Each week Ross Rubin contributes Switched On, a column about consumer technology.
Only those who were at the highest levels of HP at the time will likely ever know the full story of the spectacularly botched $1.2 billion acquisition of Palm and webOS. In the span of only eight months in 2010, the IT giant's plans for the operating system underwent a titanic turnabout -- from a foundation technology that would infiltrate every crevice of its device business to an orphaned open-source project ultimately sold to LG Electronics. Was the shift driven by core business softness that precluded further investment, the personal fiat of a short-tenured CEO or a justifiable reaction to disappointing sales? All three likely played some role.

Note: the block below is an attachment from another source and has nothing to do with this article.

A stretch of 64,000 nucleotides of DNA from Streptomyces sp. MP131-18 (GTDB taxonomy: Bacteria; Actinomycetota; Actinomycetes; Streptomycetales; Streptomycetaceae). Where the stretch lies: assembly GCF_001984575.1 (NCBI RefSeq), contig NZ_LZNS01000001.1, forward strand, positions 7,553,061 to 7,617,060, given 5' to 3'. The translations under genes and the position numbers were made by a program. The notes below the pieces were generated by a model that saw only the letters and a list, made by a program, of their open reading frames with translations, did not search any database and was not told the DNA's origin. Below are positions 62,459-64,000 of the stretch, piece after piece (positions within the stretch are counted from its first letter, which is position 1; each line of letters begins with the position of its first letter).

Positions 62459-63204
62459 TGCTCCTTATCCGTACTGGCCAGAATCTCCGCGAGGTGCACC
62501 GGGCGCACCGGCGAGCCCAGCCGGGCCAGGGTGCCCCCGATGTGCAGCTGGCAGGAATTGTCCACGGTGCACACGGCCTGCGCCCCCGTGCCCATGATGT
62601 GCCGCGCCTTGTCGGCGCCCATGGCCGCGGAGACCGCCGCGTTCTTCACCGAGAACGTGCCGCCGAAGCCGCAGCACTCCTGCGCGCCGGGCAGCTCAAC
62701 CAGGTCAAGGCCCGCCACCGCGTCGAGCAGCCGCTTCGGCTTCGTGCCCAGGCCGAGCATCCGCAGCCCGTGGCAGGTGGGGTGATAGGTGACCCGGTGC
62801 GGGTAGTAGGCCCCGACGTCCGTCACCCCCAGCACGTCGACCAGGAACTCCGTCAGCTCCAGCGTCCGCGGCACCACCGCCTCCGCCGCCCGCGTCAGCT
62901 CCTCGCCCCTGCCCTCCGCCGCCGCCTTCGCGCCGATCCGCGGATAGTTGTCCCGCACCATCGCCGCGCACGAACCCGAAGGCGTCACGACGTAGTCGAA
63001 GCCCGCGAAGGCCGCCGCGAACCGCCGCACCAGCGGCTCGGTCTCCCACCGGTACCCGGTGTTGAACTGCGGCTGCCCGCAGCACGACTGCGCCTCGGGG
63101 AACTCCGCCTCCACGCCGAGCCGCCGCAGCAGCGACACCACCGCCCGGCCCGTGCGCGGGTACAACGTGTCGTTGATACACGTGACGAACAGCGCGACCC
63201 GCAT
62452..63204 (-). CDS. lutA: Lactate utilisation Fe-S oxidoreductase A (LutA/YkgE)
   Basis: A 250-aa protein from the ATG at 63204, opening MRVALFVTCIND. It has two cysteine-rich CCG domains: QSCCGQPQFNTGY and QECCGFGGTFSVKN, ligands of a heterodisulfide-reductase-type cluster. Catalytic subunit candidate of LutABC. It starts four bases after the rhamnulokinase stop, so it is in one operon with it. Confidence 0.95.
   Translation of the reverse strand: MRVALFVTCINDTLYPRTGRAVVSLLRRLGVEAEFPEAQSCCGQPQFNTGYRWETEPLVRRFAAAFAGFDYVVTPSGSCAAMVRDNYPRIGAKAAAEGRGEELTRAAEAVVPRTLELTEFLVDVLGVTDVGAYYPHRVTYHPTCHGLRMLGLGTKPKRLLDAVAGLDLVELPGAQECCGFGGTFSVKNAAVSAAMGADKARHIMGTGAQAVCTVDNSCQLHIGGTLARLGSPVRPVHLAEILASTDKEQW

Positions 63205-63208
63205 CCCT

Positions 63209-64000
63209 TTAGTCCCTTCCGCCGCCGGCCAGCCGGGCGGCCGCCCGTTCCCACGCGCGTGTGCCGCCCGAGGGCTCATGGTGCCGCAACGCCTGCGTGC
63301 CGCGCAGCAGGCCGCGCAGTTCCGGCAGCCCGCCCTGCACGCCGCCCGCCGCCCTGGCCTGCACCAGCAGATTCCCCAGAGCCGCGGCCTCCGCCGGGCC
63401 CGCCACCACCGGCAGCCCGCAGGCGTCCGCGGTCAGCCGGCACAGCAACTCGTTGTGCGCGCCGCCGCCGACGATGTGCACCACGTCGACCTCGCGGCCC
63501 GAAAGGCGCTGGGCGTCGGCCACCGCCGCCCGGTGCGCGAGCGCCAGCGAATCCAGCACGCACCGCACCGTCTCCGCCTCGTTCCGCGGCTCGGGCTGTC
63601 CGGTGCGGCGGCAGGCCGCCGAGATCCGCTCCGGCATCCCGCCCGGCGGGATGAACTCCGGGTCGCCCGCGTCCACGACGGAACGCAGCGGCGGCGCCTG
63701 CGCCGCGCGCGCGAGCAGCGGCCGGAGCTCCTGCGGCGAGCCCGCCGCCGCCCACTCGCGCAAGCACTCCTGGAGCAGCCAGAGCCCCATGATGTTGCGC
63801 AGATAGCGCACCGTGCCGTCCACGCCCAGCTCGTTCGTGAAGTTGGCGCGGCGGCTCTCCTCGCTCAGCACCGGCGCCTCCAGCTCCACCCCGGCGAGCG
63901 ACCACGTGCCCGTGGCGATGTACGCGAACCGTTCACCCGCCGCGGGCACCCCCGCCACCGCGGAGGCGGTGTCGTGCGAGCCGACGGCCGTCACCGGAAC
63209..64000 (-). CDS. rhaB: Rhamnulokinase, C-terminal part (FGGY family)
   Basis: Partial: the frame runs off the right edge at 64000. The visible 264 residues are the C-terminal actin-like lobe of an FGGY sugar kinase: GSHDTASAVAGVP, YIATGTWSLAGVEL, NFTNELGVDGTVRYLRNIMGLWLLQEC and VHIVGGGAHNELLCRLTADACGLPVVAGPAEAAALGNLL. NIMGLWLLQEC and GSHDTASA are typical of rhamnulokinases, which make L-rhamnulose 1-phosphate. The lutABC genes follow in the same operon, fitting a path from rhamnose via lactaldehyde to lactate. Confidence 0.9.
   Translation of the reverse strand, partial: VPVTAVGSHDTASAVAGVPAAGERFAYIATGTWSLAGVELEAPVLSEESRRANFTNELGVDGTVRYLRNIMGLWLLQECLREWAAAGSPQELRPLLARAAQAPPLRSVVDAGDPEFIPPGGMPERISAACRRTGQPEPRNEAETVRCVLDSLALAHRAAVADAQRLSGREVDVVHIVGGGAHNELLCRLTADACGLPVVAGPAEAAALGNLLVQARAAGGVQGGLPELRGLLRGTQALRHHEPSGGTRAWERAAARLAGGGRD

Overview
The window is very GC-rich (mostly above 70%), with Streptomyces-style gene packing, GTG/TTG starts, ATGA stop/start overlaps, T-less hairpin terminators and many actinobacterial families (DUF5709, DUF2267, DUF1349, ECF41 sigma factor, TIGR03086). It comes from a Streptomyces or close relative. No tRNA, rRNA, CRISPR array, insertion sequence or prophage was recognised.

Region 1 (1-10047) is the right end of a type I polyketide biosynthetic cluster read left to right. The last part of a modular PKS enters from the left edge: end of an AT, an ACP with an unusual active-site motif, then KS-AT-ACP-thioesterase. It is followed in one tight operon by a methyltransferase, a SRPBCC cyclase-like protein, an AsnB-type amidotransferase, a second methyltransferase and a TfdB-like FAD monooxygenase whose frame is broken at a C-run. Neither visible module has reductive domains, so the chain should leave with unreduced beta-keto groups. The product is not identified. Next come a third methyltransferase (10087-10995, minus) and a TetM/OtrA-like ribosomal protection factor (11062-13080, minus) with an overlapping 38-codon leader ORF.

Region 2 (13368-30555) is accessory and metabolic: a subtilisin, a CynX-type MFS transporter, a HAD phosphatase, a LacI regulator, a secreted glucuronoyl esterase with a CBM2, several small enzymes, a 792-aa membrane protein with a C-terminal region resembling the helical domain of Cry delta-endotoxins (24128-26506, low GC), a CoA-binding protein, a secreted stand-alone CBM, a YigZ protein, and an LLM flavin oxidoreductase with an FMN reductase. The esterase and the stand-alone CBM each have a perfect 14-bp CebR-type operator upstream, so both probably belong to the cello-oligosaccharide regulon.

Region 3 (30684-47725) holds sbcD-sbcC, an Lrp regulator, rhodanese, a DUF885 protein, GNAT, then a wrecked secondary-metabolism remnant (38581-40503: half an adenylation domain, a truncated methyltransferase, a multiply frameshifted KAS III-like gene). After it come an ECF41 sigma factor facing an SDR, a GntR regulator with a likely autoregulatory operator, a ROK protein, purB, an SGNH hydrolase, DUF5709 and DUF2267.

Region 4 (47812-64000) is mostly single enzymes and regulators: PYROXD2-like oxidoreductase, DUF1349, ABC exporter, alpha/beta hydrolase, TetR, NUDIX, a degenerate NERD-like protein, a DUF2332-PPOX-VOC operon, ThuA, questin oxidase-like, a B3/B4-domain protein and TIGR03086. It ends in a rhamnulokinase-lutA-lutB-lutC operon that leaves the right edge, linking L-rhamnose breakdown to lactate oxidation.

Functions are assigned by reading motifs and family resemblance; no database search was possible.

HP purchased Palm because it was dissatisfied with the options it saw in the mobile operating system landscape. Beyond the deep relationship the company had with Microsoft for PCs, it had dabbled with Windows Mobile on a couple of smartphones such as the HP Glisten that never saw broad distribution. It had also produced an Android device, an obscure netbook called the Compaq AirLife 100 that lacked Android Market and was distributed exclusively via Spanish telecom giant Telefonica.
Filed under: Cellphones, Software, Nokia, Blackberry, HP